There are positive words, neutral words, and negative words. I would consider amazing a positive word, good is neutral, and awful, like it sounds, is negative. Saying something is “good” is neutral or lukewarm.
Similarly, the word “job” is blasé and mundane. Get right down to the details of what a person did and specifically describe what was amazing that stood out for you. Putting those kinds of thoughts into your recognition will stand out for them.
Start using better word choice by using more positive and descriptive words in the recognition you give to people.
Seek Employees Out
There is a harsh reality that fewer employees are getting recognized right now in our virtual work from home world that many of us live in. And that is a shame and should not be the case. We have the tools and resources to connect, but we are just not connecting with one other the right way often enough.
You can give better and more frequent recognition to peers, bosses, and associates by reaching out and connecting with people, and help them feel like they belong.
This is how you can seek employees out and give better quality recognition to them:
- Set a goal for the number of times you plan to interact with each of your employees in a week. You can vary the method of how you will connect. Just make sure one time each month is a literal, physically distanced, or virtual video conference conversation.
- By creating an active plan to raise the number of interactions you have with staff, you increase the opportunity to hear of more positive behaviors, personal effort, and contributions that people make.
- And, the more knowledgeable you are of employee behaviors and achievements that you hear about, you’ll have more things to recognize them for.
Send Video Messages
After all the recognition programs that exist, it is still the personal recognition practices that we do that makes the biggest difference in how well recognized employees feel.
The most meaningful recognition is, and always will be, face-to-face recognition in person expressed meaningfully.
But it seems we don’t have many opportunities to do that in our busy days and in our increasing virtual workplaces.
Think about most recognition programs. Most of them are plain text using ecards and allowing comments on a social recognition newsfeed.
What can you do to replicate the in person, face-to-face recognition that means so much to people? Here are some suggestions:
- Use smartphone texting so in the message app click on your camera app and then choose Video. Record your recognition message and when done send the video. Naturally, this requires you to have an employee’s mobile telephone number on your phone.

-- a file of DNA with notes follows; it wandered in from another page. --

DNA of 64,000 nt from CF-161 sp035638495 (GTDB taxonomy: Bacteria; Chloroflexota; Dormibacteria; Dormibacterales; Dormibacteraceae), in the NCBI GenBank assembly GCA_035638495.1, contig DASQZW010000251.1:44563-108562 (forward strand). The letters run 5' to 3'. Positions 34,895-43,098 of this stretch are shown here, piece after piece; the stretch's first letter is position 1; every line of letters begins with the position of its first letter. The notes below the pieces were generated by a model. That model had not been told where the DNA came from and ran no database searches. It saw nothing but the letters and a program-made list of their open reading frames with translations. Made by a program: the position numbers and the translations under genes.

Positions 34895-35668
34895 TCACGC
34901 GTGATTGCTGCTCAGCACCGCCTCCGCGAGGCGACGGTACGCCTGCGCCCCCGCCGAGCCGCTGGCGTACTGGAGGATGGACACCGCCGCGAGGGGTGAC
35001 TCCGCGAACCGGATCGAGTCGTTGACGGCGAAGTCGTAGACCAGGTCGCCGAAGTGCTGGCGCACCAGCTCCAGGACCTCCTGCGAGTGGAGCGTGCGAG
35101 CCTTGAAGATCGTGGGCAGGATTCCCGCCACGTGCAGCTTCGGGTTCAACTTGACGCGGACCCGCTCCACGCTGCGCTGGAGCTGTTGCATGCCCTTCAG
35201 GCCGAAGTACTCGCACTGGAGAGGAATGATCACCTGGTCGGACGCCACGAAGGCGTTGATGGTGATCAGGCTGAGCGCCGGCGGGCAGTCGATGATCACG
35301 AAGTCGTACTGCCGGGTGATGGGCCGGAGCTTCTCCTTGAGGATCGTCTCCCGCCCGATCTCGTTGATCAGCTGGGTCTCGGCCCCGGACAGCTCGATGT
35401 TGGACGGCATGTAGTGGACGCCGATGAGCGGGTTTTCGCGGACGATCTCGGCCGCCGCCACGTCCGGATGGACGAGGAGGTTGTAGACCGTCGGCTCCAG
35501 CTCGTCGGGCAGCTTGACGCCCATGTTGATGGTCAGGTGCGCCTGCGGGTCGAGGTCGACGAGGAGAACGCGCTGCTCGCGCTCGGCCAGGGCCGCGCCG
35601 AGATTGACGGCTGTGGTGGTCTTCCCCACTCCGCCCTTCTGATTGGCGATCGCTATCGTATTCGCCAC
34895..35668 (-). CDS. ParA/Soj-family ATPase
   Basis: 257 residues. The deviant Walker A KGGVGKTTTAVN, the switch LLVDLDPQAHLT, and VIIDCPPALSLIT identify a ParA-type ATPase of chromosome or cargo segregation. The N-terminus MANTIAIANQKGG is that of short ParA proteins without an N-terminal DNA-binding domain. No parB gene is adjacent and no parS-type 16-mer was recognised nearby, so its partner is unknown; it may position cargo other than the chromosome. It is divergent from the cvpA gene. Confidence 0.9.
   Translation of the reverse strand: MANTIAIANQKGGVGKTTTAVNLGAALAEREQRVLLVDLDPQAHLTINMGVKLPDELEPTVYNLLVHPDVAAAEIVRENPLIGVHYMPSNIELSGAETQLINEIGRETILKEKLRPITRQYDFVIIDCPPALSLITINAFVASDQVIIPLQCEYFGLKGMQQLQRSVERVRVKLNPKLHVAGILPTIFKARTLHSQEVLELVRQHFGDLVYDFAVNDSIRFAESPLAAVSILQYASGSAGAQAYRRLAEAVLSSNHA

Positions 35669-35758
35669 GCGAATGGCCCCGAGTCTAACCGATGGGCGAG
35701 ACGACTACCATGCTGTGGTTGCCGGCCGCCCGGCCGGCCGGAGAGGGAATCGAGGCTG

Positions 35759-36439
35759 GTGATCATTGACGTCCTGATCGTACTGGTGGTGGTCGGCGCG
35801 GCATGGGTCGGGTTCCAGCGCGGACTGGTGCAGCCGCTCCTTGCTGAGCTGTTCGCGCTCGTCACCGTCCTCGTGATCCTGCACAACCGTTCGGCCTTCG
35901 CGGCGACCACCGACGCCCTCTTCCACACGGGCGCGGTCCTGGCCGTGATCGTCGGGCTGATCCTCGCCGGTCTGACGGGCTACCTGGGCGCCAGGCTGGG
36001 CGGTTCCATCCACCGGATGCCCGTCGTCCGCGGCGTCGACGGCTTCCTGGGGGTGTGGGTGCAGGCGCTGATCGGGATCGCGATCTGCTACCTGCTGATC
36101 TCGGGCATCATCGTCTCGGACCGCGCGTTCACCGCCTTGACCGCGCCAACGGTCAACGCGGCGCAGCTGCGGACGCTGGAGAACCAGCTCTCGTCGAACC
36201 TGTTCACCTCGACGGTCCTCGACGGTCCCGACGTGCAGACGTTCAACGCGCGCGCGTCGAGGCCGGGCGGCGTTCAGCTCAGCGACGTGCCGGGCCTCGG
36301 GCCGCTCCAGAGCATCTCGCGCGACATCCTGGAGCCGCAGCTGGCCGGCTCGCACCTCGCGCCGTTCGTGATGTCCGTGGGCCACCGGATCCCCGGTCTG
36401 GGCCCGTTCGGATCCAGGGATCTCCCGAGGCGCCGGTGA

- You can also use proprietary video-based tools like BombBomb or Bonjoro, which are intended for customer relationship building but can easily be adapted to employee experience building. This allows you to use the same video messaging idea, but now you can send it by email instead of by text.
- Hopefully, your vendor provided recognition programs also gives you the option to send video-based recognition messages through your systems and not solely rely on plain text messaging.
Ask Manager Input
I was speaking with some colleagues this morning about the challenges of recognizing nurses. A charge nurse is in their office or at the nursing floor station and rarely sees what a Registered or Licensed Practical Nurse does in serving their patients. Nurses are more likely to get recognition directly from the patient or their families because their supervisor or manager will never see what they do.
You cannot pretend to be everywhere to see or hear about the amazing things that go on at work by your employees.
But you can solicit input from your direct reports to find out what their employees are doing well that merits praise and recognition. You probably have weekly meetings with your direct reports. Put on your recurring agenda the need to hear of the great things that staff do that you can send recognition about.
Now use whatever method of recognition seems best to you to recognize the employees commended by their supervisors and managers. This will make a tremendous difference to your employees that their immediate supervisor is sharing what employees are doing well with the boss above their supervisor.
Put just one of these ideas into your weekly plan and become more proficient at giving better recognition to employees.
Recognition Reflection: What is one new thing you can do to give better recognition this week?
Roy is no longer writing new content for this site (he has retired!), but you can subscribe to Engage2Excel’s blog as Engage2Excel will be taking Roy’s place writing about similar topics on employee recognition and retention, leadership and strategy.